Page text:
Beads: Used as necklaces, etc.

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Re: Beads: Used as necklaces, etc.

Post by wannabemountainman on Mon 13 Jul 2009, 15:45




Berberis vulgaris -
L.


Barberry



AuthorL.
Botanical references11, 17, 200

FamilyBerberidaceae
GenusBerberis
Synonyms

Known HazardsNone known
RangeBarberry Coast. Naturalized, or possibly native, in Britain[17].
HabitatLight deciduous woodland, hedges, roadsides, clearings etc, preferring a sunny position and a chalky soil[9, 268].

Edibility Ratingapple iconapple iconapple icon 3 (1-5)
Medicinal Ratingapple iconapple iconapple icon 3 (1-5)

Physical Characteristics



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icon of shrub
A decidious Shrub growing to 3m by 2m at a medium rate.
It is hardy to zone 3 and is not frost tender. It is in leaf from March
to November, in flower from May to June, and the seeds ripen from
September to October. The flowers are hermaphrodite (have both male and
female organs) and are pollinated by Insects.
The plant is self-fertile.
It is noted for attracting wildlife.

The plant prefers light (sandy), medium (loamy) and heavy (clay) soils and can grow in heavy clay and nutritionally poor soils.
The plant prefers acid, neutral and basic (alkaline) soils.
It can grow in semi-shade (light woodland) or no shade.
It requires dry or moist soil.


Habitats



Woodland Garden; Dappled Shade; Shady Edge; Hedge;

Edible Uses


Edible Parts: Fruit; Leaves.

Edible Uses: Condiment; Tea.

Fruit - raw or cooked[2, 3, 5, 7, 9, 11, 95, 183]. Rich in vitamin
C[268], the fruit has a very acid flavour and is mainly used in
preserves[100], though children and some adults seem to like it raw
when it is fully ripe[K]. A refreshing lemon-like drink can be made
from the fruit[183]. The fruits are about 10mm long[200].
Young leaves - used as a flavouring or as an acid nibble[177, 183].
They can be used in much the same way as sorrel (Rumex acetosa)[9].
The dried young leaves and shoot tips make a refreshing tea[9, 183].


Medicinal Uses


Plants For A Future can not take any responsibility for any adverse effects from the use of plants.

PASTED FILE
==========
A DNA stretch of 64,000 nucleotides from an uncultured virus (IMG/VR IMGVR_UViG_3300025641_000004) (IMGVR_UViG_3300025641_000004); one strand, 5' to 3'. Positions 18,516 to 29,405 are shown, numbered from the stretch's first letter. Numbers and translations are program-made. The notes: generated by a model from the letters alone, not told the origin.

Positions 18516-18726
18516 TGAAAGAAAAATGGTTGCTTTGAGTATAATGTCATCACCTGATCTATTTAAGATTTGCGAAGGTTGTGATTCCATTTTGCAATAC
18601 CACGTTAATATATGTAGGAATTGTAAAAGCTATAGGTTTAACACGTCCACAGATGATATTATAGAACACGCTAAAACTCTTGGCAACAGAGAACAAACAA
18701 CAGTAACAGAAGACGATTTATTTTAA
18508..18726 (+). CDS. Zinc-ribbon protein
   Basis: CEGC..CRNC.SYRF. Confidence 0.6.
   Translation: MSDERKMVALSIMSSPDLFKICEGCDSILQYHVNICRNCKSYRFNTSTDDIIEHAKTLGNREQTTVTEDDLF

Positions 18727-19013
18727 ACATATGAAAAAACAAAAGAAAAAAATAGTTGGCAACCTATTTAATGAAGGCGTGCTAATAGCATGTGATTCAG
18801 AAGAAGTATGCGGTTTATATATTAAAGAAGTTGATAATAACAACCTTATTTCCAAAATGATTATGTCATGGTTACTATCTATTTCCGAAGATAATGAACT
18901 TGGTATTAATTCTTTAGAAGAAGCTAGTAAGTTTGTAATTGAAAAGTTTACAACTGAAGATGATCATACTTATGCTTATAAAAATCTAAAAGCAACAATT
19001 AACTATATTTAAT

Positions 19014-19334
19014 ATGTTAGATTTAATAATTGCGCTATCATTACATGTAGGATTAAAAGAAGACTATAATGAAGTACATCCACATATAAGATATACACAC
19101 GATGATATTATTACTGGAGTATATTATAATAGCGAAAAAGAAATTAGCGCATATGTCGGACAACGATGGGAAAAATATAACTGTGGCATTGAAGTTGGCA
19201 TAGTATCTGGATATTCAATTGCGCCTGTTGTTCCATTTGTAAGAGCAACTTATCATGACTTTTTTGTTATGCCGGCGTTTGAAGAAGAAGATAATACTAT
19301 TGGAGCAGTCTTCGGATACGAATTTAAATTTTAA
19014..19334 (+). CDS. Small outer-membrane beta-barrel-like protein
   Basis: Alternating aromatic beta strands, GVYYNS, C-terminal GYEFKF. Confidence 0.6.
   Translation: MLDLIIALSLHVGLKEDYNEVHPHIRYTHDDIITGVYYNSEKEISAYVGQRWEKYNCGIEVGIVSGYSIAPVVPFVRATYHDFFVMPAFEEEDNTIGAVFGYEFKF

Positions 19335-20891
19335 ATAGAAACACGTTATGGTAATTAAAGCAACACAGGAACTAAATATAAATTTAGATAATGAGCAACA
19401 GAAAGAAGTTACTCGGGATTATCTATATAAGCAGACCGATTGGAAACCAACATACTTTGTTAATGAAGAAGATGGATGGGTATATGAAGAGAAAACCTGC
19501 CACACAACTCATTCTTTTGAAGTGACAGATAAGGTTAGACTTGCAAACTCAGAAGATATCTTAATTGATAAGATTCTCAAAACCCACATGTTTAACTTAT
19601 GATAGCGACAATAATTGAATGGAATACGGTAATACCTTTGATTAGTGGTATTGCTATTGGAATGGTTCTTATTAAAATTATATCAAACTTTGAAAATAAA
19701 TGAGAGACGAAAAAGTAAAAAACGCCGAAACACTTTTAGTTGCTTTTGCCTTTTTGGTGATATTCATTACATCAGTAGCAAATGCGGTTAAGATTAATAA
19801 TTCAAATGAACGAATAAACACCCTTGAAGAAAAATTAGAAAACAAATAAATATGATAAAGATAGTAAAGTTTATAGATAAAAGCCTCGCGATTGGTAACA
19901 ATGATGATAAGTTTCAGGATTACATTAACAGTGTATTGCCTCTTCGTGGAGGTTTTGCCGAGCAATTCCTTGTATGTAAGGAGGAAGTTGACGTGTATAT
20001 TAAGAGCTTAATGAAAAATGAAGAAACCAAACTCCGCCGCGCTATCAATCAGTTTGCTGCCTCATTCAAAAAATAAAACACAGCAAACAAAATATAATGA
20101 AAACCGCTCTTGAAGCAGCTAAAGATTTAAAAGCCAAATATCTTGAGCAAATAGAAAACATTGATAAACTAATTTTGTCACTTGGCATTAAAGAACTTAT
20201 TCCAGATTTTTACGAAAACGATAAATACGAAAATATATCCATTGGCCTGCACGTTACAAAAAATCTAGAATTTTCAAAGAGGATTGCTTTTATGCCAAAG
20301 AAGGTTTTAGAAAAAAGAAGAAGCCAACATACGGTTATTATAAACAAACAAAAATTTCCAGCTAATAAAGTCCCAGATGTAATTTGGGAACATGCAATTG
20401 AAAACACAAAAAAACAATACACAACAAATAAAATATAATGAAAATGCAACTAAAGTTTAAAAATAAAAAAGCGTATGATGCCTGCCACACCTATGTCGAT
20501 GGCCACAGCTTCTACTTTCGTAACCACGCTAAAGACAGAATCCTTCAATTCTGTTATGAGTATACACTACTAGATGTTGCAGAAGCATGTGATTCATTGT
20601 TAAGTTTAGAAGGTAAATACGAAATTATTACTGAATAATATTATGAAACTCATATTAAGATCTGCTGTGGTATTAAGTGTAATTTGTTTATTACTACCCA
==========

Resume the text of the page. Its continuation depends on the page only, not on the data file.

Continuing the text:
Always seek advice from a professional before using a plant medicinally.

Antibacterial; Antipruritic; Antirheumatic; Antiseptic; Appetizer; Astringent; Cancer; Cholagogue; Diaphoretic; Diuretic; Expectorant; Hepatic; Homeopathy; Laxative; Ophthalmic; Purgative; Refrigerant; Stomachic; Tonic.


Barberries have long been used as a herbal remedy for the treatment of
a variety of complaints. All parts of the plant can be used though the
yellow root bark is the most concentrated source of active ingredients.
The plant is mainly used nowadays as a tonic to the gallbladder to
improve the flow of bile and ameliorate conditions such as gallbladder
pain, gallstones and jaundice[254].
The bark and root bark are antiseptic, astringent, cholagogue, hepatic,
purgative, refrigerant, stomachic and tonic[4, 7, 9, 21, 46, 165, 222].
The bark is harvested in the summer and can be dried for storing[4]. It
is especially useful in cases of jaundice, general debility and
biliousness[4], but should be used with caution[165].
The flowers and the stem bark are antirheumatic[218].
The roots are astringent and antiseptic[222]. They have been pulverized
in a little water and used to treat mouth ulcers[213]. A tea of the
roots and stems has been used to treat stomach ulcers[213]. The root
bark has also been used as a purgative and treatment for diarrhoea[213]
and is diaphoretic[222]. A tincture of the root bark has been used in
the treatment of rheumatism, sciatica etc[222]. The root bark is a rich
source of the alkaloid berberine (about 6%)[240].
Berberine, universally present in rhizomes of Berberis species, has